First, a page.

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Re: Hard core Chechen ghosts spreading through the Canadian press

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  • Norbert Strade
    Dave, I wonder where and when I should have described the current conflicts as non Muslims fighting against Muslims ? Where did you get that from? By
    Message 1 of 7 , Oct 1 10:24 AM
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      I wonder where and when I should have described the current conflicts as
      "non Muslims fighting against Muslims"? Where did you get that from? By
      ascribing that view to me, you are actually doing yourself what you
      accuse me of.
      As far as I remember, I've always tried to convey my personal opinion
      that none of the current major wars are about religion, but about
      geopolitics, which again translates into economy/oil. I agree with Alan
      Greenspan on that point ;). Religion plays a part, but only as a tool
      for politics - split and rule here, unite there, establish new players,

      There is one thing where we are in complete agreement: Yes, the Taleban
      are horrible. But then again, those who support the war in Afghanistan
      must ask themselves some questions about the history of that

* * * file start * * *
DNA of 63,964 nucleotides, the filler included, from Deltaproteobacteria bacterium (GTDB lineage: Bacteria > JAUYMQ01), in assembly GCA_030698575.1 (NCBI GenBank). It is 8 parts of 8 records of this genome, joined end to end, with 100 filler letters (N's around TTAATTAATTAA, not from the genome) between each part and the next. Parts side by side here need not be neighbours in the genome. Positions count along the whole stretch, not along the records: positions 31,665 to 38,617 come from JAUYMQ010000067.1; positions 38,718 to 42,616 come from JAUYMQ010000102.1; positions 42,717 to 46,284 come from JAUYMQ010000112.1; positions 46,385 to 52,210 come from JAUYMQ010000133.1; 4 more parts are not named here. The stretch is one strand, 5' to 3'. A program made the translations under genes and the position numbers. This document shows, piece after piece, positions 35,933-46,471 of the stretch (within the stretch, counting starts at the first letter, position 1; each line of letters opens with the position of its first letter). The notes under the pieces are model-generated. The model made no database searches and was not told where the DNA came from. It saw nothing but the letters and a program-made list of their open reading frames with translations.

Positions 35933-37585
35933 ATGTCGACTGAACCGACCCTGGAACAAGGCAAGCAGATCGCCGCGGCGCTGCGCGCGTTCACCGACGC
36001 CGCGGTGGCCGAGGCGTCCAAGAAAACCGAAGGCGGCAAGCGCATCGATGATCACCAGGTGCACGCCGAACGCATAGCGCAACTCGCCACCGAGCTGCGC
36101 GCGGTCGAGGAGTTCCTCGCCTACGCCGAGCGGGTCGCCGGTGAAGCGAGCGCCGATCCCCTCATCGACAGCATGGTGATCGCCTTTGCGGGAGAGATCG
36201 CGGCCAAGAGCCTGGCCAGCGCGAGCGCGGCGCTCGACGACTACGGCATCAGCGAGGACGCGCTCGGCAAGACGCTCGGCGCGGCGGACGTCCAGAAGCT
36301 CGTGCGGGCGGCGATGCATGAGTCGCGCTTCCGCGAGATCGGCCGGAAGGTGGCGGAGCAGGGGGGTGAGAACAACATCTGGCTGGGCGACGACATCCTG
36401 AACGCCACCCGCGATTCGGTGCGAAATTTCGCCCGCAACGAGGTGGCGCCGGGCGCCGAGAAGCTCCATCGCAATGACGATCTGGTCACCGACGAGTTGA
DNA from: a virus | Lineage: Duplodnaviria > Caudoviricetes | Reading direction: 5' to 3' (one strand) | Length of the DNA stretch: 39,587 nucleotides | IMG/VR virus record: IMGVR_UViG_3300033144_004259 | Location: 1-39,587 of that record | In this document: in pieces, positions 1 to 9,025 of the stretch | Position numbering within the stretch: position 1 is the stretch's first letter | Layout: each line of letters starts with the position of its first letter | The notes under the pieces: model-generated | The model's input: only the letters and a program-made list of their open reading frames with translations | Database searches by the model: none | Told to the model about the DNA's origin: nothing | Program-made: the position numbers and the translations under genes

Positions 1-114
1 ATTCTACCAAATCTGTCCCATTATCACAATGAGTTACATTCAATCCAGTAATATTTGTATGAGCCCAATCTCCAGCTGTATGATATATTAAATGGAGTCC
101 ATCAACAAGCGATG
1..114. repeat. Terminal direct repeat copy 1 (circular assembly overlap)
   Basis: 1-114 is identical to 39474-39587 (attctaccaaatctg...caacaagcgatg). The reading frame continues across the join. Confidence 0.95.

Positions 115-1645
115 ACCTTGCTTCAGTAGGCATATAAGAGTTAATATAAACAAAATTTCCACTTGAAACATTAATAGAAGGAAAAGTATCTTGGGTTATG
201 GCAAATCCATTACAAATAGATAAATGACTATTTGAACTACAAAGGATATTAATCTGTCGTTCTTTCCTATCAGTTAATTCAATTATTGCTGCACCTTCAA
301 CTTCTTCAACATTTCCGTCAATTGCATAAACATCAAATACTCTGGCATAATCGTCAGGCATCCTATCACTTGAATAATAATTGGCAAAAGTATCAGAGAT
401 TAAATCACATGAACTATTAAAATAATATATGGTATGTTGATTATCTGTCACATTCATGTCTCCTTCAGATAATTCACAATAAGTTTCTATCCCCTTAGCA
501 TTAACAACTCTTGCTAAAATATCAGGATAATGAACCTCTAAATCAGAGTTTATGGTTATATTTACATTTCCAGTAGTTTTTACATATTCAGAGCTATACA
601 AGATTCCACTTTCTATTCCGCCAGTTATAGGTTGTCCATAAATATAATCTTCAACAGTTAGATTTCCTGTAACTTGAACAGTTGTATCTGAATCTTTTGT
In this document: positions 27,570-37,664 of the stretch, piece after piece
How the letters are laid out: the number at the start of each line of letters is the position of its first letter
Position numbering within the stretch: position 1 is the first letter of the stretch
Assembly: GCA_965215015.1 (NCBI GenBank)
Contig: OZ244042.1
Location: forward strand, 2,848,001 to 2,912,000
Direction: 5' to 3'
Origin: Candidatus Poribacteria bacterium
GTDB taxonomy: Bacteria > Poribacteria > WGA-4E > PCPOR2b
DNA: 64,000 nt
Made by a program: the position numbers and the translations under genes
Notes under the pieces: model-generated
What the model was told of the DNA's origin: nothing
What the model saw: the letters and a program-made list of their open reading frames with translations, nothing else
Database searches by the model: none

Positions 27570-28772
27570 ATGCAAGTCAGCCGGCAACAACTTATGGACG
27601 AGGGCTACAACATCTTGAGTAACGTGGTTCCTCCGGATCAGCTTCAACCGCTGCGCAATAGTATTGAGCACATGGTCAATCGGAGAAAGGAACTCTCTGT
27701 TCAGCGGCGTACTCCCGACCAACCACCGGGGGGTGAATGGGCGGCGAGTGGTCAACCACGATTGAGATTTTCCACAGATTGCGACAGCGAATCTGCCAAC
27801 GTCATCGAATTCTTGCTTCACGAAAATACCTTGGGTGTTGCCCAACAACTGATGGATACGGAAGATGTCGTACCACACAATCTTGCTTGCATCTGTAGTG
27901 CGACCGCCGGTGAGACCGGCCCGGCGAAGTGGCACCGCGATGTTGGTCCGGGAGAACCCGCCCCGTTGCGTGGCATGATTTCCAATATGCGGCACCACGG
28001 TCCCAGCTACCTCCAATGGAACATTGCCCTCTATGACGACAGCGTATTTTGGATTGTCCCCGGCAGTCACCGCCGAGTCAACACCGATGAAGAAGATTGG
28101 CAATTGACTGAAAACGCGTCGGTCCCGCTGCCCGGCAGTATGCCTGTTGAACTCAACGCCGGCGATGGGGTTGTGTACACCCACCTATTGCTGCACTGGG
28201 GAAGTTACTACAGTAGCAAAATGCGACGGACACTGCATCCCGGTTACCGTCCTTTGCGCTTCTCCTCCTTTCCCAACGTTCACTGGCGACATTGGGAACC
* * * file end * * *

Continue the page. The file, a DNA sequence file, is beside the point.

organization. Who created it in the first place, and for what purpose?
      Try and check that out. And they must ask themselves if the war was
      justified at its beginning and if it is justified by its current results
      (the reinstallation of the pre-Taleban warlords, the return of
      Afghanistan as the worlds' leading opium producer and a military
      campaign that has killed far more civilians than the Taleban cavemen
      ever managed to hang or stone).

      With regard to my remarks about the Canadian soldier who saw Chechen
      ghosts, they were based on the discrepancies between the propagandistic,
      the official and the real versions of the reasons for the war in

      I'm sorry for the loss of lives among good-willing Nato soldiers, but my
      understanding for them ends where their propagandists try to justify the
      absence of military success by blaming it on the apparently supernatural
      forces of the "eternal Chechen". If they took their fight for
      "democracy" and "freedom" seriously, they would support the inalienable
      rights of the Chechen nation instead of using Chechens as scapegoats in
      a disgustingly racist way.


      d_robinet wrote:
      > Norbert,
      > It was a grim joke - "I didn't speak with them, only killed them" is
      > what he was trying to say.
      > Point taken, though, that there's no proof of Chechens in what he
      > says.
      > I could go on for paragraphs about how horrible the Taliban are, and
      > that the Canadians are fighting to keep the Taliban (as an
      > organization) from Afghanistan, rather than "exporting freedom" which
      > other novice propaganda wonks use to try and paint NATO with